Psst, hey reader! If ever you needed an inspirational “The apple doesn’t fall far from the tree” story, then look no further. Monique Payton (the tree) and her son Gary (the apple) are textbook examples and are at the center of the inspirational story that follows.
Let’s begin with Gary.
“Journeymen” is vernacular for players who play for multiple teams over the course of their professional basketball careers. Often, many are signed, released, resigned, picked up on short-term contracts by other teams or end up on rosters in development leagues hoping one day to get one last shot with a team in the National Basketball Association.
Which brings us to the compelling story of Gary Payton II, crowned last week as a member of the world champion Golden State Warriors. And what a story.
Because of space limitations, I decided to share a synopsis of his story through the words of Payton’s grandfather, Ollan Christopher Bell, better known as Chris James, Douglasville, Georgia resident, co-founder of the 1970s hit-making group, The Natural Four and author of the book, “Music Saved my Life.”
With temperatures hovering near 90 degrees, we sat on James’ patio sipping wine the day after the Warriors victory, interrupted frequently by his rumbustious dog Antionette who vied for our undivided attention.
“Gary called and wished me a happy birthday the other day,” beamed Bell. “The last time I’d actually seen him was at a restaurant last year in California. And here we are, wow, a couple of days later and he’s a member of the world champion Golden State Warriors. Man, can you believe that?”
To begin the story about his grandson, I wanted to know what thoughts raced through Ollan’s mind before and during the championship game. He paused, shooed Antionette away, and leaned back in his chair.
“Honestly, being a musician and not a true sports fan, I thought that Boston would win and that the final game would be won by the Warriors in San Francisco. But I was not surprised by the outcome because Gary has always worked hard for everything he’s achieved. He inherited that from his mother Monique who was a great swimmer, basketball player and all-around athlete.
Now readers, we’ll need your imagination to “see” the story that follows.
Now envision an iceberg, the tip of which is above the water. In that space visualize the picture of the above trophy-holding Gary Payton, II. But the bigger stories are the ones below the surface, the ones you cannot see that had an impact on the young Payton you see in the top of the iceberg.
To begin, Payton was born in Seattle to Monique and Gary Payton while his father was a member of the NBA’s Seattle Supersonics. He played his college basketball at Oregon State University and was coached by Craig Robinson, the brother of former first lady Michelle Obama.
Gary’s journey to the Golden State Warriors was a long and arduous one. Over his career Payton played with the Milwaukee Bucks, Los Angeles Lakers, Washington Wizards, Toronto Raptors and the Golden State Warriors in addition to teams in the NBA developmental league.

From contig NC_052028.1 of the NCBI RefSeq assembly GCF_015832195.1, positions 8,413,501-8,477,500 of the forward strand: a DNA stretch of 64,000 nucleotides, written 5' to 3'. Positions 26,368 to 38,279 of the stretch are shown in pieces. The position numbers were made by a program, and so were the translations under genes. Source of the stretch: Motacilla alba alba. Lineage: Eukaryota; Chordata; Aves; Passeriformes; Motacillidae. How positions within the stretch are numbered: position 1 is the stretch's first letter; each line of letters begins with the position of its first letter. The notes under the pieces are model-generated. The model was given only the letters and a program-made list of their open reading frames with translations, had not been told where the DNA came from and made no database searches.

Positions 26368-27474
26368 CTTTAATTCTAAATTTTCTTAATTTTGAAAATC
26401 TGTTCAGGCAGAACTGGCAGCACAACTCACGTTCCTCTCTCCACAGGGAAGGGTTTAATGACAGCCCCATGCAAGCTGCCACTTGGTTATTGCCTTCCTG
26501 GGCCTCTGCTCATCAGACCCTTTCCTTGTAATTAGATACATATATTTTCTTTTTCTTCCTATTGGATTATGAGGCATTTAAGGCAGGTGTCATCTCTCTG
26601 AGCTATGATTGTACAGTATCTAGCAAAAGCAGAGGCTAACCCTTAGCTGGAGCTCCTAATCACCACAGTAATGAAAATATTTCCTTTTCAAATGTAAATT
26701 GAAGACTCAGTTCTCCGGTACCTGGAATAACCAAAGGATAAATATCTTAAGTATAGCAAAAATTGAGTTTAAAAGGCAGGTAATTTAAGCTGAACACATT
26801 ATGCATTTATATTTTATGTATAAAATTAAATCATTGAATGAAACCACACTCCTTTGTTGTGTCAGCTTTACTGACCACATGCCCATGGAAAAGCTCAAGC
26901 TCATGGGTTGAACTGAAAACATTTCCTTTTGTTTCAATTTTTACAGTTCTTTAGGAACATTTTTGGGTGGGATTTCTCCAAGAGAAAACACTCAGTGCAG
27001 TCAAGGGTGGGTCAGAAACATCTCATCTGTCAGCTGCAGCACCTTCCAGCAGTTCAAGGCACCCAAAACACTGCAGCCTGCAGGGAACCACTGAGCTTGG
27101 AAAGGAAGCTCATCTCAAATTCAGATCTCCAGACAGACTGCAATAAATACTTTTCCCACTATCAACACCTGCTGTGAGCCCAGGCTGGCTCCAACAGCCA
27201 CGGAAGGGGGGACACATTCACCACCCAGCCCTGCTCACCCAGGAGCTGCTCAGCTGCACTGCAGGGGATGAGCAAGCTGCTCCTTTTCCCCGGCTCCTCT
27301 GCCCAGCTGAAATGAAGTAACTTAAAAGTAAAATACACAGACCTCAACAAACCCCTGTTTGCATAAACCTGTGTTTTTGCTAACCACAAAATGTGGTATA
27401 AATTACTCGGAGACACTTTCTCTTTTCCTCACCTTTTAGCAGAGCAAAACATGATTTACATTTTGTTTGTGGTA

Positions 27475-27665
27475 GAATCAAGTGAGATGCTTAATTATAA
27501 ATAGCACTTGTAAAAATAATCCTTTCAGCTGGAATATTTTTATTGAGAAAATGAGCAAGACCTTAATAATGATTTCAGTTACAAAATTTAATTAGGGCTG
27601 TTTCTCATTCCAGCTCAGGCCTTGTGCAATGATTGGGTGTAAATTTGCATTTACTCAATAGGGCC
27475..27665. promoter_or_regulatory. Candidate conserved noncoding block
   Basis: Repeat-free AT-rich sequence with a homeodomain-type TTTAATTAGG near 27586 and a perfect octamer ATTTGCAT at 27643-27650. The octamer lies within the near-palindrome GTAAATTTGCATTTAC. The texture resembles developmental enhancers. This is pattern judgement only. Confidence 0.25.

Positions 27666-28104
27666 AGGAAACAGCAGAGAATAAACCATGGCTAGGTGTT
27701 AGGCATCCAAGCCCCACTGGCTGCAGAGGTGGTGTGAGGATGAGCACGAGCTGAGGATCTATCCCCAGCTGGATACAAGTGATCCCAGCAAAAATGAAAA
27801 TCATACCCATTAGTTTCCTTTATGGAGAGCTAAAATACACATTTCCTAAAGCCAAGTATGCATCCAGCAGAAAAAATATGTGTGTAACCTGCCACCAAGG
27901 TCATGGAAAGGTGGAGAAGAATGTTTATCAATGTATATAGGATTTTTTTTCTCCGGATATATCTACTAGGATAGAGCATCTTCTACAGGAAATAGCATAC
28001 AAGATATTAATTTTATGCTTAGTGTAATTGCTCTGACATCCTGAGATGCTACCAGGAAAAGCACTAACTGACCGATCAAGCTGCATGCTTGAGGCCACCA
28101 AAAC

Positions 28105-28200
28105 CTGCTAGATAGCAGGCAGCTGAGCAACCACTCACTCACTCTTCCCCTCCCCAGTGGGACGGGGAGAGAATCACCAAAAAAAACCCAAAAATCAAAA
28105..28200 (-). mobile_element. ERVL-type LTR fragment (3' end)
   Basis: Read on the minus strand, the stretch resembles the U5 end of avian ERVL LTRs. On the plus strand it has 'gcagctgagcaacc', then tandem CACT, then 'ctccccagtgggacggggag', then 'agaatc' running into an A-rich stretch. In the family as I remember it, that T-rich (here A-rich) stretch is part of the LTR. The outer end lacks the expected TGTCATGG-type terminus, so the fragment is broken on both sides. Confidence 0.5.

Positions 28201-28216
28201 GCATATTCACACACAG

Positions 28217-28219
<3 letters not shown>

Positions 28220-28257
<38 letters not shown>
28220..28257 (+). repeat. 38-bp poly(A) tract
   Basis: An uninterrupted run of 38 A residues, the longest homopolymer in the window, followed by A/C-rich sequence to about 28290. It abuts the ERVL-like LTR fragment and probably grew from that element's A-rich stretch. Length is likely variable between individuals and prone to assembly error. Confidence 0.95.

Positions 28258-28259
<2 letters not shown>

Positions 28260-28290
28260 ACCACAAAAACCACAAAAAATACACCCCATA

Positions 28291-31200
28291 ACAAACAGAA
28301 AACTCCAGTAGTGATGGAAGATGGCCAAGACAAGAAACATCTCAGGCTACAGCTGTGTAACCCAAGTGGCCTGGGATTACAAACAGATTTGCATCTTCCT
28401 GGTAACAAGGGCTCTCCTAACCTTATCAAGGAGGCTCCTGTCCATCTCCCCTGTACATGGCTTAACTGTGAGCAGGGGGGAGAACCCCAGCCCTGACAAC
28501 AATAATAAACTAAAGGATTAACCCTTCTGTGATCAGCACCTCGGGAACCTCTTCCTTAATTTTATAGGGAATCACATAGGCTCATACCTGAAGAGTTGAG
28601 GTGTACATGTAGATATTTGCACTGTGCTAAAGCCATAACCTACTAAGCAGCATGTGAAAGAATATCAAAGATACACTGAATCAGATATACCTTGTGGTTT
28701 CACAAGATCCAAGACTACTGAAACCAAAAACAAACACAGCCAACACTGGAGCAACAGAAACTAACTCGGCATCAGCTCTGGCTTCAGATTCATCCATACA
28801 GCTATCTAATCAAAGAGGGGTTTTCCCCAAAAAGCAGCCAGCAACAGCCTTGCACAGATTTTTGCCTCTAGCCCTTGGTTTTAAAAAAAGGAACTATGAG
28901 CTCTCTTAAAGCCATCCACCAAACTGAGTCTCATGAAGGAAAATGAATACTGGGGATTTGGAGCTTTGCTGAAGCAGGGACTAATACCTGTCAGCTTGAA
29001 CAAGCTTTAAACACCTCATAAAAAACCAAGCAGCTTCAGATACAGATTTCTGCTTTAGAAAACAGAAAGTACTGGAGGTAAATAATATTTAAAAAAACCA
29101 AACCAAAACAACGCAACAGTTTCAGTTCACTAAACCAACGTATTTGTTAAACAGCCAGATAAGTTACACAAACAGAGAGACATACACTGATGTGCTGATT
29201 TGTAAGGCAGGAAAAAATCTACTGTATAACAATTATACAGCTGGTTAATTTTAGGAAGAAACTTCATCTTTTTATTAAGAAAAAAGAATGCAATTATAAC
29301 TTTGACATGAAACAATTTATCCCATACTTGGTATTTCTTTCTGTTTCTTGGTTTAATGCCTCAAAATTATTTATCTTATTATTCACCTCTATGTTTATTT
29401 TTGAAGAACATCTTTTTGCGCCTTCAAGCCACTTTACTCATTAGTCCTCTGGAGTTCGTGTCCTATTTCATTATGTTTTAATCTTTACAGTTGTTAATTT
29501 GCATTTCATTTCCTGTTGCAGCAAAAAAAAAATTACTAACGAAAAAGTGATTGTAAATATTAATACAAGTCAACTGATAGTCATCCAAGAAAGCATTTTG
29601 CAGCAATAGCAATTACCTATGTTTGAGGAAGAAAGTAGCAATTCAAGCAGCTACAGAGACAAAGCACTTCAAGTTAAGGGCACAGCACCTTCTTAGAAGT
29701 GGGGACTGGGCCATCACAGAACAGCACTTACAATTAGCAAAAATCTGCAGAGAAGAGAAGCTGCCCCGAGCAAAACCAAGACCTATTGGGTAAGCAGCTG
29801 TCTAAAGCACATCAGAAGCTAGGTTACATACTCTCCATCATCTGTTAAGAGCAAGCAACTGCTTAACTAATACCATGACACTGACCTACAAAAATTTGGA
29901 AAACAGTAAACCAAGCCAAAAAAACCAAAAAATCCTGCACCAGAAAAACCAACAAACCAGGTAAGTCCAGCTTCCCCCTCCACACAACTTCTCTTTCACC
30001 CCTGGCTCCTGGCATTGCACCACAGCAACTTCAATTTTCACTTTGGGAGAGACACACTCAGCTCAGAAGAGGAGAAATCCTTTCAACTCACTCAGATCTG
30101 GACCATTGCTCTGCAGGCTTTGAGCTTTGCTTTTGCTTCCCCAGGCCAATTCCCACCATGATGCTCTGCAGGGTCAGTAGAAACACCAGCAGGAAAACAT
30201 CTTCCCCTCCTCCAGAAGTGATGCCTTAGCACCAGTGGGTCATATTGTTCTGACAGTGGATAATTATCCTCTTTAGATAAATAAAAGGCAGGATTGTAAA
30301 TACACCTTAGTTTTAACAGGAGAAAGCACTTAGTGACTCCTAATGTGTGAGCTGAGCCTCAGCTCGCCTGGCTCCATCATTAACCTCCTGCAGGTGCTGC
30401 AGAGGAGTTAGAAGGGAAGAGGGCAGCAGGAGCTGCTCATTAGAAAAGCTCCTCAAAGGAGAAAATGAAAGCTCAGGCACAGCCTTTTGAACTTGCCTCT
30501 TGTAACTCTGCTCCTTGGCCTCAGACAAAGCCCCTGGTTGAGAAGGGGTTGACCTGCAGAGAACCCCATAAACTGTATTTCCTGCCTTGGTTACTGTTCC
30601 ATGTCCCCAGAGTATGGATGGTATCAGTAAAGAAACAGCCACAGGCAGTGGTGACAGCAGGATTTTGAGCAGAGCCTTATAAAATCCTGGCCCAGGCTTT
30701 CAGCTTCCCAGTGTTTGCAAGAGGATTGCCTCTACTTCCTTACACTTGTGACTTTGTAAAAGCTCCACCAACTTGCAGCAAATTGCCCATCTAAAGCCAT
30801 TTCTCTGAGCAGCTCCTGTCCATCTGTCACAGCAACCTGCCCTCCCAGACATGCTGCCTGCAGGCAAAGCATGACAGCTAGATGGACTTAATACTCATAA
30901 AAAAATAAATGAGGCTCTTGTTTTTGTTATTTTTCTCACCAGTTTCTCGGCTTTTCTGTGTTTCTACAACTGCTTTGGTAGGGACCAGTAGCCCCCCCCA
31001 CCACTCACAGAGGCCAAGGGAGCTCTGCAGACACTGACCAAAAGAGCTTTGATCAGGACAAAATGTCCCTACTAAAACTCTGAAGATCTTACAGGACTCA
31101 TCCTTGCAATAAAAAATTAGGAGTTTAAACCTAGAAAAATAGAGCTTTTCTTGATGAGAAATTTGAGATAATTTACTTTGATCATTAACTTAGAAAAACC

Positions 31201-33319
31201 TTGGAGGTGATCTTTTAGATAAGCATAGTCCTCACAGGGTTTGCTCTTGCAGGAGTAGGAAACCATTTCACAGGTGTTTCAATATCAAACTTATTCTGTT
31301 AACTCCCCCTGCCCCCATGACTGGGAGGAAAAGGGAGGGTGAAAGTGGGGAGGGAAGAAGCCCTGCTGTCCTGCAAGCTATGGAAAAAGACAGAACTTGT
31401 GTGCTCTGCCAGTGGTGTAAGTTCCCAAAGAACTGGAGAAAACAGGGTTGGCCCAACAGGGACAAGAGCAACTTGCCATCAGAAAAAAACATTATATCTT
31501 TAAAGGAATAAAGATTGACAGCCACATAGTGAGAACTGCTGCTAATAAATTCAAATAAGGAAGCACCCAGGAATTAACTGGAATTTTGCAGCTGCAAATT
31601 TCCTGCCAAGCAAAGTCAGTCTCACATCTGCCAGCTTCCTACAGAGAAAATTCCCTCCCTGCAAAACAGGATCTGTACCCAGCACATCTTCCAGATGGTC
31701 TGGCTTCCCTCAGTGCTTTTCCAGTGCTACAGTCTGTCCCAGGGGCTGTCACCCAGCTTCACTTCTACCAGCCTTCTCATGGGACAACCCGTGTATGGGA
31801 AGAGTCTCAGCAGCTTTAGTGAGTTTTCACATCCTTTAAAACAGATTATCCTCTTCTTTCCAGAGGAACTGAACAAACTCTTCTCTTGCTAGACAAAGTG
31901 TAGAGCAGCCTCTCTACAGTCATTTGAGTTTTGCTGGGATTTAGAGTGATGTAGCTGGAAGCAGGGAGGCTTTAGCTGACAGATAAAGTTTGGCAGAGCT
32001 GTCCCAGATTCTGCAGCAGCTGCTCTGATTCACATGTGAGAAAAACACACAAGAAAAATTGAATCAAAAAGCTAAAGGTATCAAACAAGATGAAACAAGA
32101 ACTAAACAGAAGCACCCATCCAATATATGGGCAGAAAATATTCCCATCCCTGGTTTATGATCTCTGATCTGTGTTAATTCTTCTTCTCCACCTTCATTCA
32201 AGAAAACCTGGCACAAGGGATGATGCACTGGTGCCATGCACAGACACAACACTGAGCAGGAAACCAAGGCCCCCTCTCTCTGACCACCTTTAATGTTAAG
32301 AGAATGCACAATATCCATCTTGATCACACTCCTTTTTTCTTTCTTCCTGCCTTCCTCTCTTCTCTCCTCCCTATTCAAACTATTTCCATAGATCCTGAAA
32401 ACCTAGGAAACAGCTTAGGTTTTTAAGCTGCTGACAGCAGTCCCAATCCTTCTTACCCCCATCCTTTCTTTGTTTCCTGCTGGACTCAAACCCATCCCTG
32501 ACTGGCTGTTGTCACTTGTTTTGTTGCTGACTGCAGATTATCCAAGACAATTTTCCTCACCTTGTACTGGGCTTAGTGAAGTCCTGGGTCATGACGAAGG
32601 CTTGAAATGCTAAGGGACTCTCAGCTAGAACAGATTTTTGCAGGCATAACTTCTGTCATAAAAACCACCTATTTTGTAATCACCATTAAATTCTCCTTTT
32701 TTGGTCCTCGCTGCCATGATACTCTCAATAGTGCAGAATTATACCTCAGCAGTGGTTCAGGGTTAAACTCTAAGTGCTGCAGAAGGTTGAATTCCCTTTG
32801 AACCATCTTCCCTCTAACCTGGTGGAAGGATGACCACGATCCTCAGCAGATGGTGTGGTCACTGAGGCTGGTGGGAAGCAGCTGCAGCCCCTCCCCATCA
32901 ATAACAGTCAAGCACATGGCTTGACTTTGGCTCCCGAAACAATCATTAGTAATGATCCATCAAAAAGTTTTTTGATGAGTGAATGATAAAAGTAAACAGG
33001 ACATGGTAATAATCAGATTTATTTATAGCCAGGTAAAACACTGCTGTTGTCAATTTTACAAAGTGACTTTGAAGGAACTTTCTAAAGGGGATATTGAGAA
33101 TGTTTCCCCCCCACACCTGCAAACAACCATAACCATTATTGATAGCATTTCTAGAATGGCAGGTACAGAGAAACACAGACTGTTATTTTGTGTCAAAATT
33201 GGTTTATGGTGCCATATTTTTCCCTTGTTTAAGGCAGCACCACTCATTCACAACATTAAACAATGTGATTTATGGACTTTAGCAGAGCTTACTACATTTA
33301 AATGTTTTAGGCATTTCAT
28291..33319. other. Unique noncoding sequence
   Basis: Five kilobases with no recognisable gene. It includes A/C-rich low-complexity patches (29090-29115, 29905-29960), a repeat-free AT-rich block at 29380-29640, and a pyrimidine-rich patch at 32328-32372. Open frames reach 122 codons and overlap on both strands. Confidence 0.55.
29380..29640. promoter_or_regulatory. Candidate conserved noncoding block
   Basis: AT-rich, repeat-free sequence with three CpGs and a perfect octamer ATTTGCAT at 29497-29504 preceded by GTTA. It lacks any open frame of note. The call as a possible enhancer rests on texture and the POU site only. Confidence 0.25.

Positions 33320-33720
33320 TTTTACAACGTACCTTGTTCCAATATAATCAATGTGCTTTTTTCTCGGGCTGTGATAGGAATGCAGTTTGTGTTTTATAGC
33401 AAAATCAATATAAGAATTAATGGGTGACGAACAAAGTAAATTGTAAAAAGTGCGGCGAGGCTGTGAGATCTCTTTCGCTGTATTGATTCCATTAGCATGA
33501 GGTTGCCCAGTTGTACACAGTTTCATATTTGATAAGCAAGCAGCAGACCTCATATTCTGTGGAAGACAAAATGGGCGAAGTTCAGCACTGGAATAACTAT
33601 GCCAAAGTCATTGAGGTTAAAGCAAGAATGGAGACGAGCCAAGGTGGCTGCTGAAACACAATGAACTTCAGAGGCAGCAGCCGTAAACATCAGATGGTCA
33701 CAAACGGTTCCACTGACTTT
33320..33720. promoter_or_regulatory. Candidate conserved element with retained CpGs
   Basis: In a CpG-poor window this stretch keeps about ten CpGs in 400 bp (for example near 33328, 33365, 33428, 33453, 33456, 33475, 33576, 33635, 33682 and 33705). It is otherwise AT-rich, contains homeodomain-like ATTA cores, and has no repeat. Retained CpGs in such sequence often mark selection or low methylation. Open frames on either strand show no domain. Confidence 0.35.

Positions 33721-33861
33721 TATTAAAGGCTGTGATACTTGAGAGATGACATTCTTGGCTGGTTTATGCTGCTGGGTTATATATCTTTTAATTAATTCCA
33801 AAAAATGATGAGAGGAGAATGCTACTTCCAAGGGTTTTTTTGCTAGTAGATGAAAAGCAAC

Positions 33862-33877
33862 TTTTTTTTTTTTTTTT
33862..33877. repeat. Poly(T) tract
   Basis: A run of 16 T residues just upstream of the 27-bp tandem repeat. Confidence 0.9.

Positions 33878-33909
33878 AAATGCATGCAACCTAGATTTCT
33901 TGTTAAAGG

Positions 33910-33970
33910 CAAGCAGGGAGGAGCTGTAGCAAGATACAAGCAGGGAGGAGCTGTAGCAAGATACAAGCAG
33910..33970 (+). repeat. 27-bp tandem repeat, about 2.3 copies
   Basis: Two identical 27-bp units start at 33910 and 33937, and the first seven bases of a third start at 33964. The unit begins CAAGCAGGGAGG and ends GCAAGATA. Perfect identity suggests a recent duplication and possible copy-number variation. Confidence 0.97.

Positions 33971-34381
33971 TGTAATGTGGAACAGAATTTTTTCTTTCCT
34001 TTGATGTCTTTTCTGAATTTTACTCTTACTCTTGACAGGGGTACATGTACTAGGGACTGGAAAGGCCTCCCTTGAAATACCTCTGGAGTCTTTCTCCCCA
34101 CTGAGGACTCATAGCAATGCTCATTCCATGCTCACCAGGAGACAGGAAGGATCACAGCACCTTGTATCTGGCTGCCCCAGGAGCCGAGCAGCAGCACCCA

He was waived by Golden State before the start of the 2021–22 season but was re-signed after he cleared waivers. He had a breakout season and started the first two games of the Western Conference semifinals against the Memphis Grizzlies.
In Game 2, Gary fractured his left elbow when he went up for a layup but fell hard after the Grizzlies’ Dillon Brooks chased him down and hit him in the head while he was in the air. Incredibly, he recovered and in Game 5 of the finals he posted 15 points, five rebounds and three steals in a 104–94 win over the Boston Celtics.
Now let’s deep dive underneath the iceberg and learn something more that you may not know about Gary Payton II…. his struggle with dyslexia.
Briefly, dyslexia is a learning disorder that involves difficulty reading due to problems identifying speech sounds and learning how they relate to letters and words. Also called reading disability, dyslexia affects areas of the brain that process language. It’s important to know that people with dyslexia have normal intelligence.
Although there’s no cure for dyslexia, early assessment and intervention result in the best outcome. Sometimes dyslexia goes undiagnosed for years and isn’t recognized until adulthood. Among famous dyslectic people are Whoopie Goldberg, Caitlyn Jenner, Tom Cruise, Albert Einstein, Thomas Edison and Winston Churchill.
Finishing up, I asked Ollan to tell me one other thing about his grandson that many may be surprised to know. With a smile on the face of a proud dad and granddad, he first told me that his daughter Monique started a foundation and a non-profit after her divorce from Gary’s dad.
He then gave me a link to the Gary Payton II (GPII) Foundation, a non-profit organization that acts as a conduit for dyslexia-awareness, supports early screening, detection, and certified assessment for youth and young adults with languages-based learning challenges.
Befittingly, on June 1, 2022, Gary received the Bob Lanier Community Assist Award (previously called the NBA Cares Community Assist Award) for the 2021-22 NBA season for his work in dyslexia awareness and education.
Yes indeed, with Gary and Monique Payton, “the apple doesn’t fall far from the tree!”
© Terry Howard is a contributing writer with the Chattanooga News Chronicle, The American Diversity Report, The Douglas County Sentinel, Blackmarket.com, Hometown Advantage, co-founder of the “26 Tiny Paint Brushes” writers’ guild, and recipient of the 2019 Dr. Martin Luther King, Jr. Leadership Award.